Running A Business

Founder vs Owner vs President: A Guide to Entrepreneur Titles

Jul 07, 2020 • 7 min read
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      What’s in a name? More than you might think. As a small business owner, you have complete freedom to choose the title you want: CEO, owner, president, boss, head honcho, accounting ninja—whatever you want. However, names carry meaning, and you want to make sure yours delivers the message you intend.

      If you’ve gone down the rabbit hole of potential titles, you’re probably feeling overwhelmed. Does “founder” really capture all that you’ve done (and still do) for the business? CEO—aren’t you more like CEO, CFO, CPO, and every other chief something officer?

      To help you find a title that captures who you are and what you do, we’ve put together a quick guide to entrepreneur titles. Below, we’ll walk you through a few potential common titles that might fit you perfectly—then, we’ll help you know how to pick one.

      Potential names and how to choose one.

      Before we take a look at your potential job title options, you need to know what you’re looking for. You’ll want a name that captures your role and feels right. If CEO feels to corporate-y for you, then forget about—there’s plenty of other options.


      CEO, or chief executive officer, is a common title for the man or woman in charge. The title usually has an air of magnitude to it, suggesting leadership over a large, established company. Sometimes, it’s too big for a small business owner, but other times it’s just right—that’s for you to decide. 


      Founder has a startup feel to it—like you built the business from the foundation up. It’s gained traction in recent years, but it only works if you actually started the company. If you purchased an existing business and did more of the buying than the founding, this title might not be right for you.


      President carries a similar weight to CEO, and it also distinguishes itself from a C-suite. If you plan on building an executive team, you’ll want to consider the titles your peers might have—or you might just end up with more than one president.


      Owner has a more humble undertone to it. It doesn’t convey the same authority as CEO or president, but it clearly denotes who the decision-maker is. If you’re an owner of a small business or are a solo entrepreneur, this title could be the one. 


      The title of principal falls right in between owner and CEO on the authoritarian scale. It’s more official than owner but less grandiose than CEO—making it perfect if you own a small agency or consulting business that’s trying to look and feel bigger than it actually is. 

      General manager

      General managers are usually in charge of the entire company or the company’s operations. While the general manager isn’t always the owner of a business, they are usually the ones responsible for making the big decisions.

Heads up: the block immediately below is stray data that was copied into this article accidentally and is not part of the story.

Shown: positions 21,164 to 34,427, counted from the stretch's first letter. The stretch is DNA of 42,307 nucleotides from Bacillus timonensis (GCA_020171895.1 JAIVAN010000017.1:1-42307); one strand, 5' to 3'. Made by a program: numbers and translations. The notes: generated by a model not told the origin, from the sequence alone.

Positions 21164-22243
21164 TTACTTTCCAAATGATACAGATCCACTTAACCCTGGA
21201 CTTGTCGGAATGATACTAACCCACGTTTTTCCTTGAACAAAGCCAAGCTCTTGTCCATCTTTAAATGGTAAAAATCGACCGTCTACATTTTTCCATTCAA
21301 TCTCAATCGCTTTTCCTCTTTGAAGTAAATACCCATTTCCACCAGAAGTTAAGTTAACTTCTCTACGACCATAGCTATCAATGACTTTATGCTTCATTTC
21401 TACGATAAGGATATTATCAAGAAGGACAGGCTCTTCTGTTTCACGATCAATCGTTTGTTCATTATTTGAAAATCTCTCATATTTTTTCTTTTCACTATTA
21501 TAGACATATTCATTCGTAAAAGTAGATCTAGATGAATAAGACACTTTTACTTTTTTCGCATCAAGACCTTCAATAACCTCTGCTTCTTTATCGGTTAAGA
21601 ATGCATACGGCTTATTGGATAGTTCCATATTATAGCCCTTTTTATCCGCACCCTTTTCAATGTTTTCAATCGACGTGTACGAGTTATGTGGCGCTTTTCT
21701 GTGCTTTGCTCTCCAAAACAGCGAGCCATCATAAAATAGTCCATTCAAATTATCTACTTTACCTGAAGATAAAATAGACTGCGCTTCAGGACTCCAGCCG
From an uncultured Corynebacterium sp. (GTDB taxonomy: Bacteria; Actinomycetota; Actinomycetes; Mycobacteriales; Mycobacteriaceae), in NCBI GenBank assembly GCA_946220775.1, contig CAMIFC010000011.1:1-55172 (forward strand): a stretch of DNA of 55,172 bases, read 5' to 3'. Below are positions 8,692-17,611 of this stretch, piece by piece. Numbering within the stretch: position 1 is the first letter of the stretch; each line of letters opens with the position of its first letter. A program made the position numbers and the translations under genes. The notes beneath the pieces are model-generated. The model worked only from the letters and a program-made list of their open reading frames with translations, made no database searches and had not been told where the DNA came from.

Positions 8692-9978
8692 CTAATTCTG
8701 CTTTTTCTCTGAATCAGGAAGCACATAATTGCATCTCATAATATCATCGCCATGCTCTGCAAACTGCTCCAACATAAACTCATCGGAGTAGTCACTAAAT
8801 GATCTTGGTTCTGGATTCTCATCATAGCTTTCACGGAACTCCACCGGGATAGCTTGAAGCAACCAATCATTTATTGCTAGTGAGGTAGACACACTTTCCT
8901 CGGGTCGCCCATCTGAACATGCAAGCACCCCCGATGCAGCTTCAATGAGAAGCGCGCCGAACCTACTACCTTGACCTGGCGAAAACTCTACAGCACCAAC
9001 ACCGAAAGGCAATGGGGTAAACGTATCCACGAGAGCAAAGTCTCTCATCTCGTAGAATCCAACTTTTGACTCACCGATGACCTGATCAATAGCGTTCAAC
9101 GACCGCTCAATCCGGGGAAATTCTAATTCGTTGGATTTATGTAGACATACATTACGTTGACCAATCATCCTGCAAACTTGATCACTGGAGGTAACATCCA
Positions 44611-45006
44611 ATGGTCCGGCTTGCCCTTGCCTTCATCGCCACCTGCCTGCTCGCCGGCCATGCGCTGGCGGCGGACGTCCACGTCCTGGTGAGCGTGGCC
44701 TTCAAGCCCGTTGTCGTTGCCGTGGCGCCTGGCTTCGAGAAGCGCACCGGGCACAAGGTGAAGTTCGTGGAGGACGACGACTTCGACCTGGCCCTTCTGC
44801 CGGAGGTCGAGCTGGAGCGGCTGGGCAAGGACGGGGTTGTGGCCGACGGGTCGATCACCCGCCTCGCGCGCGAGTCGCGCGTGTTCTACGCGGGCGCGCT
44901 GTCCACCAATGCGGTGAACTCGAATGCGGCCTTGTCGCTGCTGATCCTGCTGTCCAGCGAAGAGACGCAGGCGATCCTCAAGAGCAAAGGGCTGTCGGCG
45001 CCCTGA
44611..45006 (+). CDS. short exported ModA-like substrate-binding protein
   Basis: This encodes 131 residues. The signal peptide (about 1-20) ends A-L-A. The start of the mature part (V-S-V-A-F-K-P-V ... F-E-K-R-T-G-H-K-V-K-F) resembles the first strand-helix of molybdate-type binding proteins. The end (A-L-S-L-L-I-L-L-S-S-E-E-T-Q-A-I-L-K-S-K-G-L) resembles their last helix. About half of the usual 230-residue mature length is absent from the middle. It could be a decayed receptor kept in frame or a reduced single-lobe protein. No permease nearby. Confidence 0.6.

If you’ve looked over all these job titles and none of them feel right—don’t panic. You’re the boss—you can create your own unique title. 

      Own a bar? Become the CBO—chief beverage officer. Run a digital marketing business? Dub yourself the #MediaMaster.

      The best part about being a small business owner is you get to call the shots. The world does enough of telling you what you can and can’t do—when it comes to choosing your job title, you’re the one in control. Have fun, be creative, and pick (or create) a title that perfectly fits you.

      Small business owner or entrepreneur?

      Small business owner and entrepreneur are often used interchangeably, but the titles don’t necessarily mean the same thing. Running your own business doesn’t make you an entrepreneur.

      Entrepreneurs come up with innovative ideas that carry a high level of risk. Their ventures usually target rapid growth and high returns. Thus, entrepreneurs have the potential to leave a bigger impact on their community and the world—and they also have the potential to epically fail and disappear into the startup void.

      Small business owners, on the other hand, tend to focus on proven methods. They’re not inventing new products or services—they’re just identifying needs in the community and providing the apparent solution. For example, if there’s no gas station for miles, then it makes sense for a small business owner to capitalize on the opportunity. Or if the closest pizza joint is in the next town, then a small business owner might want to start one closer to home. Small business owners still operate under a certain level of risk (as all business owners do), but less so than entrepreneurs.

      Choose your title and own it.

      As Juliet proclaimed: “What’s in a name? That which we call a rose by any other name would smell as sweet.” 

      Regardless of your title, pick one and own it. Yes, a name is important, but don’t let the name change you, your business, or your responsibilities. For even if you were called something else, would that change who you are or what you do?

      About the author
      Jesse Sumrak

      Jesse Sumrak is a Social Media Manager for SendGrid, a leading digital communication platform. He's created and managed content for startups, growth-stage companies, and publicly-traded businesses. Jesse has spent almost a decade writing about small business and entrepreneurship topics, having built and sold his own post-apocalyptic fitness bootstrapped startup. When he's not dabbling in digital marketing, you'll find him ultrarunning in the Rocky Mountains of Colorado. Jesse studied Public Relations at Brigham Young University.

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